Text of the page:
Book marketing is not for the faint of heart. It is a minefield – an obstacle course – a marathon of epic proportions. Too often authors are so eager to “make a living” with the book that they miss the bigger picture.
“Sign up to be a part of our . . . “
“Join our event where 20,000 people come each day.”
“If you show up then they will show up.”
I have heard hundreds of pitches and just as many promises since launching my writing career. I struggled to find a balance between getting my name out to people and throwing my “pearls before swine.”
In the ends, I have learned to count the true cost before I ever consider following through with the promises “THEY” make.
Count the Cost for Book Marketing
1. Is there a cost involved? Most places charge something for authors to set up and hawk their wares. It can range from $5 to $5000 (yes, they can get that expensive).
2. Are there added costs involved? Some places may provide you a table, but others will require that you rent a table. Internet or electricity can also be additional costs. The larger the venue the more the additives are likely to run.
3. Where do the fees go? The more open and honest an organization is about how the monies are invested the sounder of a foundation you will have for making your decisions.
4. What are the traveling expenses that will be associated with the event? If the venue offers room accommodations, you want to be certain that you will receive a discount (most hotels and resorts that can host an event have higher priced rooms). You should also add up the cost of transportation to and from the event.
5. Who is the market that is expected to attend? There should be some marketing data available. You want to be sure that your target will be represented.
6. What do you expect from the event? There are as many reasons to attend an event as there are events to attend. Connections, sharing, engaging, and even a vacation are all reasons.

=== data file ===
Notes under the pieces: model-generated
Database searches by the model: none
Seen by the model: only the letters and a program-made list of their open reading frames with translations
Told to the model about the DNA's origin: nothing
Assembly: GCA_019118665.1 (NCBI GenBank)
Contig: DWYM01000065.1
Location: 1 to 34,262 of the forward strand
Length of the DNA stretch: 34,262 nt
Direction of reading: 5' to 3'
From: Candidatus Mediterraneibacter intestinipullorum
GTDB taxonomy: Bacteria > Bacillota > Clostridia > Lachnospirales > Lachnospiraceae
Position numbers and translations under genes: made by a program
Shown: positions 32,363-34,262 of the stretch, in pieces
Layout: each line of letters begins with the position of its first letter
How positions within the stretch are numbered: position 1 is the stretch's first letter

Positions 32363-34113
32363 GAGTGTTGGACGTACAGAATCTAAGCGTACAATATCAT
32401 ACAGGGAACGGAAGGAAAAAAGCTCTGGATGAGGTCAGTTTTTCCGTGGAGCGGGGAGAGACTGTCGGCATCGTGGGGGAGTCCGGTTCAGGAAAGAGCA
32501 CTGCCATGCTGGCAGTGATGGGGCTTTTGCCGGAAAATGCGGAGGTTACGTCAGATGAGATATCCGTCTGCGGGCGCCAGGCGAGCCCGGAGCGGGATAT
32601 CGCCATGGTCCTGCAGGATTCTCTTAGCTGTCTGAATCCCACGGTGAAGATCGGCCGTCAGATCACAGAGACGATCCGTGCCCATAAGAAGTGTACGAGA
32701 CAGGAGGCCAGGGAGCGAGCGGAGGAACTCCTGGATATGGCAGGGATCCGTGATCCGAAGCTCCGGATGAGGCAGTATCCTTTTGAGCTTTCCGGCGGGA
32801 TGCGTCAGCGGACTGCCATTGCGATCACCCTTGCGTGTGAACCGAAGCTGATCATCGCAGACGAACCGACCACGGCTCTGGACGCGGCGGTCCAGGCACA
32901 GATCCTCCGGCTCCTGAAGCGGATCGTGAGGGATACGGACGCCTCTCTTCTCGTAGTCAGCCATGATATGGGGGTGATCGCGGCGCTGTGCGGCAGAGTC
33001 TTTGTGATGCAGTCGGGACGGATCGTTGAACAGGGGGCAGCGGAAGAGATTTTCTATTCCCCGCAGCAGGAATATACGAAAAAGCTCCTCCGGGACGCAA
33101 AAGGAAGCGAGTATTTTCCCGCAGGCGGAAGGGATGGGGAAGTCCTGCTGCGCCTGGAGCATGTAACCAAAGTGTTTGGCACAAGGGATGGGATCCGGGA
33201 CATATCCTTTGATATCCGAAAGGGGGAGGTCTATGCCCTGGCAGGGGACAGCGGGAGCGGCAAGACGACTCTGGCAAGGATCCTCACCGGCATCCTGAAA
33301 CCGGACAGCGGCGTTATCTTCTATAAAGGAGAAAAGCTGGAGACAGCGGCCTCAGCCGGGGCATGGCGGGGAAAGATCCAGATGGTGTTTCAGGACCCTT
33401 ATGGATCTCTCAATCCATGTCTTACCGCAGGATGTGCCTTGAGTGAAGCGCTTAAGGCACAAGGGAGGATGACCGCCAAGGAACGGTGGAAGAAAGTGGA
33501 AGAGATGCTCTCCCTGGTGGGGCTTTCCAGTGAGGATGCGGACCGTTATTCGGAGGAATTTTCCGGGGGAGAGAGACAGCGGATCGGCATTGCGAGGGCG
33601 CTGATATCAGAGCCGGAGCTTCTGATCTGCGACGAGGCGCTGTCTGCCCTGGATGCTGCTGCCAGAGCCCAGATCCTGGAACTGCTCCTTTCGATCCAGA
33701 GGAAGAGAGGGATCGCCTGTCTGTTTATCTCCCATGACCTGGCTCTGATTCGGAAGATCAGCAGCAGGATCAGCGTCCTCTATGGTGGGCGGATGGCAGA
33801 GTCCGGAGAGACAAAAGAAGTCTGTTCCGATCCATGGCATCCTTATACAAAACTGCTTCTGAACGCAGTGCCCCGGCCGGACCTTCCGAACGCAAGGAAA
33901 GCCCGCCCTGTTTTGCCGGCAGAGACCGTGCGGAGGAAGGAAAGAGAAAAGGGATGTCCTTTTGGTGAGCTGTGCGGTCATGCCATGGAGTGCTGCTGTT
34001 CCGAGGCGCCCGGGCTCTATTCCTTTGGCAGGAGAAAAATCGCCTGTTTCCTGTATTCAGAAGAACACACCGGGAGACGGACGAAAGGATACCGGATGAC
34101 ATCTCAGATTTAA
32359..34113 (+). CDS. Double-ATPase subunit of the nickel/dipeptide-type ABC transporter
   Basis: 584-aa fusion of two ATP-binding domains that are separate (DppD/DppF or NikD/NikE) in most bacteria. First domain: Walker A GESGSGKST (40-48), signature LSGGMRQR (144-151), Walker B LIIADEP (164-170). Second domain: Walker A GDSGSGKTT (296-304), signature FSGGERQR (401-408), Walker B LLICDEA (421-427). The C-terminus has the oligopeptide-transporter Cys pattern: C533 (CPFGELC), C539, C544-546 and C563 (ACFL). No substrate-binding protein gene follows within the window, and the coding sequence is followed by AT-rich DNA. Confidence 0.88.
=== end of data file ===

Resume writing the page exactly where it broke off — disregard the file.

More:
7. How much is required to recover the expenses you will have to invest? Most authors are in the business because it IS a business and the bottom line needs to come into play. If the event costs as little as $5 and is next to your house, then you can justify that better than if the event will require $500 in travel/hotel/food expenses plus the cost of a booth. The first translates into 2 books (plus a day of extroverted engagement) while the second will require the sale of over 250 books.
8. What is the history of the organizers? Look at the social media of the organizers. Look at the motivation behind the event – the one that benefits the most should be the authors.
9. What is the history of the event site? It should only take a little search and research to discover the main source of traffic to the location where the event will be held. An author event NEEDS lots of feet (and pockets).
10. Are you ready? There will be more to setting up a strong marketing spot at an event than just books. You will want to have a way to catch the attention of visitors. You will want to have a way of staying in touch with those that you connect with at the event (a website or email list). You will want to have a way to take payments.
The bottom line IS the bottom line. There are so many ways to gain exposure and connect with readers (and authors) that it is important to count the costs of book marketing before you make a leap.